Media Studies' by Borin Van Loon
holding in my hand a modestly-sized volume and gazing at it in a
bewildered sort of way. It has a large eye on a monitor screen on
the cover and it's entitled Introducing Media Studies and it's my
new book. My rather dazed condition is due to the small thrill,
still present after over twenty years in the business, of looking
through the pages to see how my work looks in situ, tempered by
the unhappy memory of its completion and delivery.
is the tenth "Beginners" style documentary comic-book on which
I've worked (the eighth to be published by Cambridge based imprint
Icon Books Ð recently relaunched as the "Introducing..."
series) and I really should have known better. When my old friend
and editor, Richard Appignanesi, phoned with news of this new project
it all sounded great. The author was the same with whom I had worked
on the two previous titles, Cultural Studies and Mathematics; he
would deliver the manuscript/disk in March, 1999 and delivery of
the finished artwork was scheduled for January 5, 2000 (a uniquely
inconvenient deadline as we shall see).
taking on the media. We're all submerged in this stuff. It's easy
to become blasé and not realise what they're doing to us.
The Medium is the Massage. Hidden Persuaders. My author wanted us
to work together a bit more than usual. So, instead of his delivery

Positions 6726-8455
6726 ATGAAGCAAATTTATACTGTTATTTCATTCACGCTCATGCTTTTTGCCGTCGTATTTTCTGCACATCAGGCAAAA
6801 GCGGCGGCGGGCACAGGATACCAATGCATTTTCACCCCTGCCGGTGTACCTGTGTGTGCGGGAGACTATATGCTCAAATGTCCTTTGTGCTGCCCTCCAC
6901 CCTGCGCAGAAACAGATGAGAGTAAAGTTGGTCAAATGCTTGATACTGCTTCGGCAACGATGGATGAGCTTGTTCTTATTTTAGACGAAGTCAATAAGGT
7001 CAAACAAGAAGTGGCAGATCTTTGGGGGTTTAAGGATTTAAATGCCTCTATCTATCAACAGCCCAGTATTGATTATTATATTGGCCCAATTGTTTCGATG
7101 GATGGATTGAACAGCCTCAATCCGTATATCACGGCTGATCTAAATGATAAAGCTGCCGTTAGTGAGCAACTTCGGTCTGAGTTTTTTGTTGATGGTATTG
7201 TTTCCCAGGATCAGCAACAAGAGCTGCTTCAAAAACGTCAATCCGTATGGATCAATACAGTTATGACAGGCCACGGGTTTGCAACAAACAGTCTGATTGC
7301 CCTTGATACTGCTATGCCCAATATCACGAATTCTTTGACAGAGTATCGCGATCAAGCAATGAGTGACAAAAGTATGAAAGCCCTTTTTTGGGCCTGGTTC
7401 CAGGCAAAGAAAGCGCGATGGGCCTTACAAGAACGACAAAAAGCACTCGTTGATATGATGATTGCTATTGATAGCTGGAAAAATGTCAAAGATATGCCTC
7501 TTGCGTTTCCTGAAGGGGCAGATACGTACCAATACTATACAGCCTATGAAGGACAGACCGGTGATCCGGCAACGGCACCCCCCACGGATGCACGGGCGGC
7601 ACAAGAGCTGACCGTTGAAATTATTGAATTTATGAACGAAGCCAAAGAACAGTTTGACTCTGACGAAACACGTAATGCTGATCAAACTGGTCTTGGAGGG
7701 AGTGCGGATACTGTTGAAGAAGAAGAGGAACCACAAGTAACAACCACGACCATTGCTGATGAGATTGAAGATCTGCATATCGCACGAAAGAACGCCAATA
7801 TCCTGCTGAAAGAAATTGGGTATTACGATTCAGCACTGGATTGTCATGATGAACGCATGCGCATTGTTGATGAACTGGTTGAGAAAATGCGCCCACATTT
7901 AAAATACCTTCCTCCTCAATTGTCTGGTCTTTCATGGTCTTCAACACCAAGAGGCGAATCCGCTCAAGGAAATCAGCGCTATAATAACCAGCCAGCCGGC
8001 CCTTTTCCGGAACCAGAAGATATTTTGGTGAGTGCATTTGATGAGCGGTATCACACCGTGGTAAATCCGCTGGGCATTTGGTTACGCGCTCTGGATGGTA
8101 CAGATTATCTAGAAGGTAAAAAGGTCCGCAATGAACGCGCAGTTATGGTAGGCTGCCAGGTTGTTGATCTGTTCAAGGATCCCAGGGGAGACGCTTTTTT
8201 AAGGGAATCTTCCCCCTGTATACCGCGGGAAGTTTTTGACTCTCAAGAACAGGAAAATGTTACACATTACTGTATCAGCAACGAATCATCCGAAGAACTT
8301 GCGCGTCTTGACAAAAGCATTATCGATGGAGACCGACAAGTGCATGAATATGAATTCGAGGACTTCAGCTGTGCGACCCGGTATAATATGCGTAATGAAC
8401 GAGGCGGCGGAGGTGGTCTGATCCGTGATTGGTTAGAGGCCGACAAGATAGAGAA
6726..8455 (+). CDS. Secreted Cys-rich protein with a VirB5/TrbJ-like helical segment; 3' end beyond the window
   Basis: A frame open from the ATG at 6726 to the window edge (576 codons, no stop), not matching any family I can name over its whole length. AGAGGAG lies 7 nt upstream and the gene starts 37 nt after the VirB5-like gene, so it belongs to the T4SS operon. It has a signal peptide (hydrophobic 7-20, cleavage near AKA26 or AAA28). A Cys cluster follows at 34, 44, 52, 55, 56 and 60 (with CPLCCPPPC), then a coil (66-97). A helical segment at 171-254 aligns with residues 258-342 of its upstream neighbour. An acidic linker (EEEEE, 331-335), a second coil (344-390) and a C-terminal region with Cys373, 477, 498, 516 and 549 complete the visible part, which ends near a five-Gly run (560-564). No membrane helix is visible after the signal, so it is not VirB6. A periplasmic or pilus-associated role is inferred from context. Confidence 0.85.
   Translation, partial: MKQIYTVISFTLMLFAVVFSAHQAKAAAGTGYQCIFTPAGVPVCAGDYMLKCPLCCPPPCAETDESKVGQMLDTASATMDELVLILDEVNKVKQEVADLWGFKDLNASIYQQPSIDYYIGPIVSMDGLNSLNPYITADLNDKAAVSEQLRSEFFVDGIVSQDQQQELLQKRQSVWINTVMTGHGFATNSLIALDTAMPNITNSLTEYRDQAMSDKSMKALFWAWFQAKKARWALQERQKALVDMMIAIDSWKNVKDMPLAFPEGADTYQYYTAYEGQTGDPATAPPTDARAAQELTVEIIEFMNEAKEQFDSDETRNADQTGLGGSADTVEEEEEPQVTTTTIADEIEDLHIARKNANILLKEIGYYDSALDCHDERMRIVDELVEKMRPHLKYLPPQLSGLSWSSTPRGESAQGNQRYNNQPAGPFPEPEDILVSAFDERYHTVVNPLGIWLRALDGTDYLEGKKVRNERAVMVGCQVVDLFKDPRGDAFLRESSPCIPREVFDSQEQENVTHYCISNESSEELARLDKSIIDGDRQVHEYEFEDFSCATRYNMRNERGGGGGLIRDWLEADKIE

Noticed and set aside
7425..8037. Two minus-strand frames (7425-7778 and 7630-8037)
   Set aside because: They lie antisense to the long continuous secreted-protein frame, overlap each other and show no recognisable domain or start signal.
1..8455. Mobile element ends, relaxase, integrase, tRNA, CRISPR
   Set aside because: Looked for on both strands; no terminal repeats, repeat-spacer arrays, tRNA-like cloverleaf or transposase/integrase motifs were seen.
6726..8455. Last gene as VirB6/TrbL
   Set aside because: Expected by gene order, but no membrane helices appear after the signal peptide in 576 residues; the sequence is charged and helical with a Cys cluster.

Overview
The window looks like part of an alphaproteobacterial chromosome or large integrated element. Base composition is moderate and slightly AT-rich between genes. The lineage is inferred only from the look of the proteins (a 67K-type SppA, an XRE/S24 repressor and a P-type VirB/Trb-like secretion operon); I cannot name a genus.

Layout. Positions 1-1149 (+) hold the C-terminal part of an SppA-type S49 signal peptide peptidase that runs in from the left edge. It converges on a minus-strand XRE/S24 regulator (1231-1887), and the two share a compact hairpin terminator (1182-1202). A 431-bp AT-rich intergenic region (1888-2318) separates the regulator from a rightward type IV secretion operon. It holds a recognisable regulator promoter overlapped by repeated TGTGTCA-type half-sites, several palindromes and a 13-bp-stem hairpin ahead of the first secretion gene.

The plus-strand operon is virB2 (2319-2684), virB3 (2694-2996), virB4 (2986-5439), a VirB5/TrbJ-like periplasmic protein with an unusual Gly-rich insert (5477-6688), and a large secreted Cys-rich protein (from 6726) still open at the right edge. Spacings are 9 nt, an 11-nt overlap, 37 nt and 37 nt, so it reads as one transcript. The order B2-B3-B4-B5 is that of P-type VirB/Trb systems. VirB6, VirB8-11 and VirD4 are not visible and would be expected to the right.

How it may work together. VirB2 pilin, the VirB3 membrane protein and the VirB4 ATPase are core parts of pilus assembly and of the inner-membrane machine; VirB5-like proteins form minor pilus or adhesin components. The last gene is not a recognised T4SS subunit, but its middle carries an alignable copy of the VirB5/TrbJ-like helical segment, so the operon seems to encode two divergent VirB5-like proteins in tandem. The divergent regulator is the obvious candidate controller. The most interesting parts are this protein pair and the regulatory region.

of a finished text for me to illustrate and design from page 3 to
page 176 (via the good offices of series editor and copy editor
at Icon) as is usual, I started to generate images with only a vague
idea of the content of the book. These I fed to the author to stimulate
his writerly juices. This could have been a mistake.
the interim I developed my website and added some 'proposed images'
for the Media Studies book. In a way I was publishing it before
the publisher; a concept which appealed to me in a perverse kind
months down the line I was still waiting for the text and beginning
to sweat about the approaching deadline. Conundrum: how can you
continue to make illustrations with the risk that they won't fit.
To give an insight into the creation of these books: the illustrator
designs and illustrates each page or spread to finished artwork/digital
file with a virtually free hand. Bliss. At its best this form draws
power from text, illustration and the ways in which they interact
(speech and thought balloons, textual manipulation and integration
on the page). But 173 pages in three months is too damn much, even
when you've got a few readymades in hand (which turn out not to
fit into the final text, cos the author was so blown away by your
drawings, that he restructured the text!). So nothing can be wasted,
everything is used and there is little time available for corrections
and certainly little room for rewrites (but, being an author myself,
I know the tricks they can play once they see the finished text
managed to achieve a long-held ambition with this series: to create
a book illustrated purely by collage – in fact I pulled it
off with the two titles, Sociology and Mathematics – I'd hoped
to do this one purely in dip-pen and brush illustration. Some hope.
compound matters the text was apparently judged by my editors to
have a number of corrections / problems (I didn't find out how many
til later) during the process of my illustrating the first hundred
pages or so from raw copy. Planning out your time and aiming for